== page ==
SMM SMM MAR/APR 2012 : Page 28
cover story There’s a better way to select sales training BY DAVE STEIN 28 MAR/APR 2012 SALES AND MARKETING .COM
There's A Better Way To Select A Sales Training Provider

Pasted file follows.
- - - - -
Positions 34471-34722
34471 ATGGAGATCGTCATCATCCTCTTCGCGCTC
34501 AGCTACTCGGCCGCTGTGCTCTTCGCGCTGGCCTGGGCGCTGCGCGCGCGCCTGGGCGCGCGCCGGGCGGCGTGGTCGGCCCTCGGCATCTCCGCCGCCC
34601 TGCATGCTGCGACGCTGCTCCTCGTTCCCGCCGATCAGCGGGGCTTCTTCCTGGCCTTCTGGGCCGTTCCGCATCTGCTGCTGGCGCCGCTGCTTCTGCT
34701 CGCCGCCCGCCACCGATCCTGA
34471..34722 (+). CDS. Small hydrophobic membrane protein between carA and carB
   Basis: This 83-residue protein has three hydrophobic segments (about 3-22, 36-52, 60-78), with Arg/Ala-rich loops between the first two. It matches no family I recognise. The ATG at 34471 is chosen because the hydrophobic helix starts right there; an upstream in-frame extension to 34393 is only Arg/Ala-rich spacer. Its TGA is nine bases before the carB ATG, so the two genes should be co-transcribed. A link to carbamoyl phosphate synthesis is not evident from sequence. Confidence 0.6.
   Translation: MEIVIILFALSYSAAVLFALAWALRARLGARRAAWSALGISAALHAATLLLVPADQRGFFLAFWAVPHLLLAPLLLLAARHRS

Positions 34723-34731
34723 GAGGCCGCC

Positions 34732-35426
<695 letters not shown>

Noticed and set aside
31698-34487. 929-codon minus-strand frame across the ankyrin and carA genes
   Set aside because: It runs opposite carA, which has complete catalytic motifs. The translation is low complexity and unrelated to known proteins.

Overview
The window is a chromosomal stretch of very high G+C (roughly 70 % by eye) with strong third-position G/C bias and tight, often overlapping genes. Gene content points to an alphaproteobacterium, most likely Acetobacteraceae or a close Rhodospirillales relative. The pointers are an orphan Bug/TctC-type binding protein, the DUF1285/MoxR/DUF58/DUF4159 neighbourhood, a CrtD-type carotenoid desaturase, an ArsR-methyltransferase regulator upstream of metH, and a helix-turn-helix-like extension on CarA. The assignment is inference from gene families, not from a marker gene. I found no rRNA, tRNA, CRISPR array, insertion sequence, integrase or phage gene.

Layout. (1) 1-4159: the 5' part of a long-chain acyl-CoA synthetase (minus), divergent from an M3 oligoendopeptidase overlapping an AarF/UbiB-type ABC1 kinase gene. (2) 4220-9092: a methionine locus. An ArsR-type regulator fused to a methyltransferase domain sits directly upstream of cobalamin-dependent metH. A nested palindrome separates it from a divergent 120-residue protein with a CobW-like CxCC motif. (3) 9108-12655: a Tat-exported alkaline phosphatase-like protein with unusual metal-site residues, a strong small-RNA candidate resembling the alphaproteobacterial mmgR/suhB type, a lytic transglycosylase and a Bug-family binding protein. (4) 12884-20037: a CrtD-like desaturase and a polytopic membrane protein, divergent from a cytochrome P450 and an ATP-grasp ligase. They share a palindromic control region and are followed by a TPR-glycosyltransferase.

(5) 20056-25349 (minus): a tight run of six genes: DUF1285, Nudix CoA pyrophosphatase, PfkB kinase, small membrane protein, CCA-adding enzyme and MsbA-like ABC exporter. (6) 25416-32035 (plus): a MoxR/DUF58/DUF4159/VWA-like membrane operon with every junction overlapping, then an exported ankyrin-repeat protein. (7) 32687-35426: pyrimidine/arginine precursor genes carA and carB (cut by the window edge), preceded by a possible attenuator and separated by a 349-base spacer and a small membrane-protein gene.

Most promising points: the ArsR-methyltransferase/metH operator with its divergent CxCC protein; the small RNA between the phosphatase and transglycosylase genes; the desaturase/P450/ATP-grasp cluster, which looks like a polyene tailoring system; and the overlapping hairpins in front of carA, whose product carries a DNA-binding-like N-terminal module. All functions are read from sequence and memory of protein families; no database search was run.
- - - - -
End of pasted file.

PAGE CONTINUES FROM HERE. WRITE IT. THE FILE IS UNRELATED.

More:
Strictly speaking, sales training is nothing more than a means to an end. The end is sales performance improvement, which is measured by an increase in the amount of products and services your team sells at higher margins, in less time and more predictably—than before the training. If you provide your team with ineffective sales training, your sales will not improve. That’s an opportunity squandered.<br /> <br /> Consider this sobering statistic: 85 to 90 percent of sales training results in no more than a 120-day uptick in productivity. Post-mortem analysis of hundreds of failed sales training initiatives clearly reveals that selecting the wrong provider is high on the list of major reasons for failure. One immutable truth in sales training is this: In order to get it right, you must select the right training provider.<br /> <br /> When companies wind up with the wrong provider, it’s almost always the result of someone having made a subjective rather than an objective decision. Sales training train wrecks typically occur because a decision maker selected a trainer who, for example, trained them when they were a sales rep, recently published a new book, presented a compelling webinar, was recommended by a colleague, had a recognized brand, or was identified through other subjective means without an assessment of their capabilities.<br /> <br /> Where Should You Start?<br /> <br /> Before you invite any trainers to speak with you, it’s critical to invest in a comprehensive and objective assessment of your sales training requirements. If a training provider is involved in the process of defining your company’s requirements, you may wind up with a list that magically coincides with their unique offerings rather than what you really need. The trainer does not uncover your real selling challenges because their expertise is in other areas, or worse, they ignore a challenge because they do not have a solution for it. Either way, you lose.<br /> <br /> The sales methodology and the sales processes it contains form the backbone of any strategic approach to sales training. Ultimately, the purpose of training is to get salespeople to use the company’s sales process. That transformation requires behavioral change, which means change management strategies and ongoing reinforcement are required components. Some providers will adapt an existing methodology to your situation; others will build one for you from scratch. Either method can be effective, but only if it is built on the foundation of your company’s selling process.<br /> <br /> A definition of your requirements must include the gap between how your customers buy—trends, preferences, alternatives, processes, etc.— and the ability of your salespeople to meet those characteristics to close business. For example, if you are selling into an industry where a business justification must be provided to the customer by the supplier and your salespeople are not capable of building and delivering one, they are not going to sell effectively.<br /> <br /> Most sales training providers strongly resist responding to an RFP or formal requirements definition, and there are legitimate reasons for this. You stand a better chance of having providers respond to your request when you assure them that you have a budget, executive-level sponsorship, a compelling need, and that none of their competitors are talking to you or have influenced the requirements definition. You adapt your selling approach to your customers’ buying process; you should expect anyone who sells to you to adhere to the same rules.<br /> <br /> Who Should You Include on Your Long List?<br /> <br /> The best provider for your company could very well be one you’ve never heard of. The sales training industry is highly fragmented, comprised of thousands of firms and individuals. Many are capable of making a positive impact on your team’s performance. A while back, an ES Research Group client—a division of Honeywell—selected Performance Methods, Inc. after we introduced them. Before that, Honeywell had no idea that PMI existed. The two companies now enjoy a long-term, mutually profitable relationship (see Sales and Marketing Management magazine, March 2007) .Last summer, we introduced a European client to BayGroup International, a provider that the client didn’t know about. (Disclosure: Performance Methods, Inc. and BayGroup International are ES Research Group subscribers.)<br /> <br /> Use the Internet to identify possible providers, but be aware that the best training companies for your situation are not necessarily the ones that show up first in a Google search, are not always included in the increasing number of Top 10 and Top 20 lists, or active in social media. Speak with colleagues from other companies and independent consultants. Read case studies posted on sales training provider websites. Contact your Counterparts from those organizations who were cited in those cases. Ideally, your long list should include six to eight companies.<br /> <br /> What’s next?<br /> <br /> Perform a dispassionate comparison of each company against your requirements. Add a weighting factor to assure that you zero in on providers whose strengths match your most important criteria.<br /> <br /> When you’ve culled out a short list of two to three firms, invite them to meet with you, relevant senior executives, and other stakeholders. Allow them to execute their discovery process. Give them an opportunity to learn more about your team and your challenges. Observe how they sell. If they are not effective selling to you, it’s unlikely they will provide much value to your team.<br /> <br /> Formulate an agenda for finalist presentations. Have each provider take you through exactly how they will implement and deploy their processes, skills, reinforcement, measurement and the other components of a successful initiative.<br /> <br /> Finally… <br /> <br /> Every provider has weaknesses. To ensure that their weaknesses do not align with your challenges, check references once you’ve selected your provider—not just the two they’ve named. Use your professional network to find 10 others that hired this firm.<br /> <br /> If it makes sense for your business, negotiate a shared-risk/shared-rewards agreement—if you win, they win. An increasing number of training companies are working this way.<br /> <br /> This evaluation and selection process is not new. It is used regularly by most departments within many companies, but not often enough by the sales organization, which is why training initiatives so often fail. By taking an objective and strategic approach to sales training, you can improve your sales team’s performance in a measurable way— and avoid becoming another sad statistic.<br /> <br /> Reps aren’t the ones who need revving up!<br /> <br /> You could have an endless budget to invest in training and it would only go so far if you and other frontline managers in your company aren’t invested personally in the process.<br /> <br /> “You’ve got to do a coaching session with your frontline managers because it’s essentially malpractice if you don’t,” says Tim Riesterer, Chief Strategy and Marketing Officer of Corporate Visions, a globally recognized provider of marketing and sales training.<br /> <br /> Riesterer says research shows that adoption of sales training techniques increases by 40 percent when a manager has been taught how to coach the techniques covered and follows through.<br /> <br /> Jeff Seeley, CEO of sales training provider Carew International, says companies’ executive teams worry too much about salespeople buying into the training that they invest in and not enough about bringing mid-level managers on board.<br /> <br /> “Once we get people in the classroom, there is a thirst for knowledge. Where we have problems with most of our clients is engaging leadership,” Seeley says. “They say, ‘We have to do something about our sales team,’ but the reinforcement, follow-up and making this part of the culture is the tough part.” Carew provides executive briefings before training begins as part of its package.<br /> <br /> Corporate Visions builds a one-day “train the trainer” sessions into its platform (and prices it aggressively enough to make it a no-brainer).<br /> <br /> “The sales manager has all of the influence in the world,” says Riesterer. “If they feel like they’ve been let in on what’s going to happen and they had an opportunity to respond to that, we have seen that create the most enthusiasm and best acceptance at companies. All the promotion you can do to salespeople will pale in comparison to what their manager tells them.” <br /> <br /> — PAUL NOLAN<br /> <br /> A deeper look at sales training provider capabilities<br /> <br /> When evaluating a potential sales training partner, there are a host of considerations and trade-offs. Best practices in evaluating sales training companies shows us that an objective assessment of a provider’s capabilities against your requirements is essential.<br /> <br /> Every company seeking the best solution for its needs will have a different list, with different priorities, but here are just some of the capabilities that should be considered during an evaluation process: <br /> <br /> . Methodology Do you currently employ a sales methodology? If not, you will have to buy one or build one. If you hire a trainer that is strong only in selling skills content, delivery will not be sufficient. Their ability to collaborate with you on a methodology is crucial.<br /> <br /> . Program breadth and depth Working with more than one training company can be challenging. Does this provider deliver all the content you need in the way you need it?<br /> <br /> . Program effectiveness Can the provider prove that salespeople who have been through its programs sell more?<br /> <br /> . Instructional design Adults learn differently than children. Many salespeople learn differently than other adults. Have the programs been designed for optimal learning for your team?<br /> <br /> . Ability to customize Using out-of-the-box sales training typically does not yield the same results as a customized offering. What is the provider’s approach to customization?<br /> <br /> . Learning technology Some traditional instructor-led training is being supplanted or supplemented by either live or on-demand virtual training. How does the provider deliver virtual content? What is the provider’s approach to the ongoing reinforcement that is critical to every sales training intervention?<br /> <br /> . Sales manager/coaching programs Sales managers must be trained on the same content as their sales reps and additionally, how to manage and coach their reps to achieve the behavioral change required for real transformation.<br /> <br /> What programs and approaches dooes the provider offer?<br /> <br /> . Integration with other departments How does the provider approach the integration of sales and marketing, service, engineering and other departments that participate directly or indirectly in the selling effort?<br /> <br /> . Advanced selling content For many companies, basic selling alone does not get the job done. Some require capabilities in political leverage, financial acumen, competitive strategies and tactics, and strategic negotiation to name just a few.<br /> <br /> . Change management Many companies have a culture that is resistant to change. Does the provider recognize that and have a proven approach for assuring adoption from top to the bottom within the organization?<br /> <br /> — DAVE STEIN<br /> <br /> The downside of industry expertise <br /> <br /> How well should a training provider know your industry? Corporate Visions Chief Strategy and Marketing Officer Tim Riesterer says if a training provider works a lot within your industry, you may want to run in the other direction.<br /> <br /> “We had a client in the banking industry who said, ‘We don’t want you to have any banking experience because we think the way things get marketed and sold in the banking industry is hideous. We want to copy world-class companies in software and business services.’” <br /> <br /> The risk of asking if a training provider has worked with other companies in your field is that you won’t get anything that’s breakthrough, he adds.<br /> <br /> “Now all you’re doing is trying to copy other companies that are in your industry. The reality is you’re having this training because you’re trying to stand out and create a difference. You can get trapped in this idea that you have to have certain domain expertise and all that happens is you reinforce the same bad habits.” —PN<br /> <br /> Motivational speakers don’t deserve rotten tomatoes<br /> <br /> Hard-nosed sales managers and reps cringe at the thought of bringing a motivational speaker in to rouse the troops, but the bad rap they fight off is more the byproduct of unreal expectations than unmet objectives. It should never be confused with true training, but there is a time and place for an inspirational message to the troops.<br /> <br /> A motivational speaker has two essential assignments, says Jeff Seeley of Carew International: to be entertaining without relying on a shtick, and to have an inspirational message that creates a self-motivating “a-ha” moment.<br /> <br /> “Good motivational speakers get their audience to make themselves make a change,” Seeley says. “To think that you’re going to change them is asinine. The good ones Create enough space for them to think about doing something differently. That ‘a-ha’ moment comes back around again and again long after the speech itself is over.” <br /> <br /> Seeley says the best motivational speaker he’s ever seen is former Chicago Bulls basketball star Bob Love, who grew up with 13 brothers and sisters in a small Louisiana town. Love played seven years in the NBA, but encountered numerous challenges after his basketball career. He was making $4.45 an hour washing dishes at a Seattle Nordstrom Café when one of the Nordstrom family members recognized Love and took him under his wing, beginning by hiring a speech therapist to help him conquer a stuttering problem. You can see a video on Love on our website.